Cell units of mouse ES cells induced to differentiate by split-split culture (see example 4) were washed with PBS, and RNA prepared from the cell units using Rneasy reagents according to manufacturers instructions (Qiagen). RNA samples were then used to prepare first strand cDNA with oligo-dT priming using reverse transcriptase according to the manufacturer's instructions (Invitrogen). To normalize the concentrations of the samples, a 10-fold dilution series was made for each cDNA sample and subjected to 25, 30, and 35 rounds of polymerase chain reaction (PCR) with oligonucleotide primers for a ‘housekeeping’ gene, glyceraldehyde 3 phosphate dehydrogenase. Ethidium bromide staining of the resultant products separated on a 1.5% agarose gel was used to estimate the relative amount of cDNA in each sample. Equivalent amounts of cDNA from each sample were then used in a PCR reaction with DNA primers for Oct4 (predicted to occur in undifferentiated ES cells); Nestin (predicted to occur in differentiated neuronal progeny); or HNF3β (predicted to occur in differentiated endodermal progeny). The primer sequences were as follows:
The relative amounts of these distinguishing markers differed depending on the culture conditions to which the cell units were exposed. For example, RA in the ES medium induced expression of the endodermal marker HNF3β; while DMEM with RA, and to a lesser extent LiCl, led to expression of Nestin, a marker of neuronal precursors. The decrease in Oct4 was particularly marked in DMEM, although LiCl inhibited the reduction (see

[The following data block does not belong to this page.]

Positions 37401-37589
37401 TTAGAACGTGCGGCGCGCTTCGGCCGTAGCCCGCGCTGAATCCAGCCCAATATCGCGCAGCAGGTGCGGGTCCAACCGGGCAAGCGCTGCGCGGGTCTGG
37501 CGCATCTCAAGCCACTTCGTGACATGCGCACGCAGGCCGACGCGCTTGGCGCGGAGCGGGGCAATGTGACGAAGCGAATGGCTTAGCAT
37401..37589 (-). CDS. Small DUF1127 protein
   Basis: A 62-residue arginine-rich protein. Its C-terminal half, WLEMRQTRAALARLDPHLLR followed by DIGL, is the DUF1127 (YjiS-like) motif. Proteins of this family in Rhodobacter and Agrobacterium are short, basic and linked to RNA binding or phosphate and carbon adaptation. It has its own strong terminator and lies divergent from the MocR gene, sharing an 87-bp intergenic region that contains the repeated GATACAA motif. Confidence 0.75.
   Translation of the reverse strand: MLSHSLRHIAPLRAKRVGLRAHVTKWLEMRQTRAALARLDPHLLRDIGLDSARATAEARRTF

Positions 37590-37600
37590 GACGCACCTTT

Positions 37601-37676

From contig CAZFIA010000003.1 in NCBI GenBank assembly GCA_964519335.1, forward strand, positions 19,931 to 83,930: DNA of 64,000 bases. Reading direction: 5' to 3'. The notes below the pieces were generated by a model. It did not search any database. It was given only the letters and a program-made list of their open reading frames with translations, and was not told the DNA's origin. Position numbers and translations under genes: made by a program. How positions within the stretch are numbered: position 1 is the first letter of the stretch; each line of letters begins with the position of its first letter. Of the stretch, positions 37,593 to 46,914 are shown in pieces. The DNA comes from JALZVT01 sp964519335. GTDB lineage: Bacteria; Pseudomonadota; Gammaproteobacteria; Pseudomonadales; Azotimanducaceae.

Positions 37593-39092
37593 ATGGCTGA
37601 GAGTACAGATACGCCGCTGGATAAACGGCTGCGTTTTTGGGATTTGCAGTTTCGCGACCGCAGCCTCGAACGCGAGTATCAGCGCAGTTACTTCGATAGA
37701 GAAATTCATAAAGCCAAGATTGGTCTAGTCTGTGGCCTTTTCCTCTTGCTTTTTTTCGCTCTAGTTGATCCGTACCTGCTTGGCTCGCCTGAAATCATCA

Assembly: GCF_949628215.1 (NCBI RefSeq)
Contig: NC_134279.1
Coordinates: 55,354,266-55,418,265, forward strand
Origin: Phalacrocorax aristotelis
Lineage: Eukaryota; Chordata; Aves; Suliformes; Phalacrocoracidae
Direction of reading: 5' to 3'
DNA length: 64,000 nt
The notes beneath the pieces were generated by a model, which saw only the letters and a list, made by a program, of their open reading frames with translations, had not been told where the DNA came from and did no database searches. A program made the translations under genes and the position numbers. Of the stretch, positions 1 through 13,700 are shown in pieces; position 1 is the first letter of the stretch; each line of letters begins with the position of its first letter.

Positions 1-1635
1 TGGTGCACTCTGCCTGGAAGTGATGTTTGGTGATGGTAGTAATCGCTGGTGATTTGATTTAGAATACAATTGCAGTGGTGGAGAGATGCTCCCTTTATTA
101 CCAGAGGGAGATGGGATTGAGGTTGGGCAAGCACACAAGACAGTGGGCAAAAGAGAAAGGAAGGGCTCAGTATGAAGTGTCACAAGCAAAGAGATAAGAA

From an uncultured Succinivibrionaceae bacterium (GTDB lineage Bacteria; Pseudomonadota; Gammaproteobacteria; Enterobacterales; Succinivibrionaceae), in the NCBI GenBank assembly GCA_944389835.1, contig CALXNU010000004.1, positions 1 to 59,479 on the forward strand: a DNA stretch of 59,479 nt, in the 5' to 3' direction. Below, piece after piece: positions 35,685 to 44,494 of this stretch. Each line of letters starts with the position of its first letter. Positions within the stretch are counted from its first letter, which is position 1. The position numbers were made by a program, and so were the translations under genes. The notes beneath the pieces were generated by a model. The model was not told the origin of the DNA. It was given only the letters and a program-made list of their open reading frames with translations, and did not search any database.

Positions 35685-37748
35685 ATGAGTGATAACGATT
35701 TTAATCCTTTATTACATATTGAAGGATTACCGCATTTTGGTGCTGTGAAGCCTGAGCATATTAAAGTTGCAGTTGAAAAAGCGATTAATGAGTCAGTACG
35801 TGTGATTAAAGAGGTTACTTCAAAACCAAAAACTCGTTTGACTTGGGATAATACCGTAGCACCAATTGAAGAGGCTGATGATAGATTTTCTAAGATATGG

Glass-encased ID 100-A transponders (Trovan) were treated for 2 hours with 1 N Hydrochloric acid, washed extensively with de-ionised water, then incubated for 2 hours with aminopropyltriethoxysilane (Sigma) in a glass vessel. The silane reagent was decanted and the tags washed serially with water, 70% ethanol, sterile deionized water, then phosphate-buffered saline. Tags were placed individually into wells of non-adherent bacterial plastic multi-well plates (Sterilin). A pluripotent line of ES cells expressing a Tau-GFP fusion transgene maintained in ES cell medium with LIF (Chemicon) on gelatin-coated plates were dissociated into a single-cell suspension by trypsin treatment. The cells were washed once with ES cell medium, resuspended in ES medium at 106 cells/mL, and 250 μL of suspension was spotted onto each tag. After incubation of one hour under standard culture conditions (37°, 5% CO2), 1.5 ml of additional ES medium was added and the plates returned to the incubator.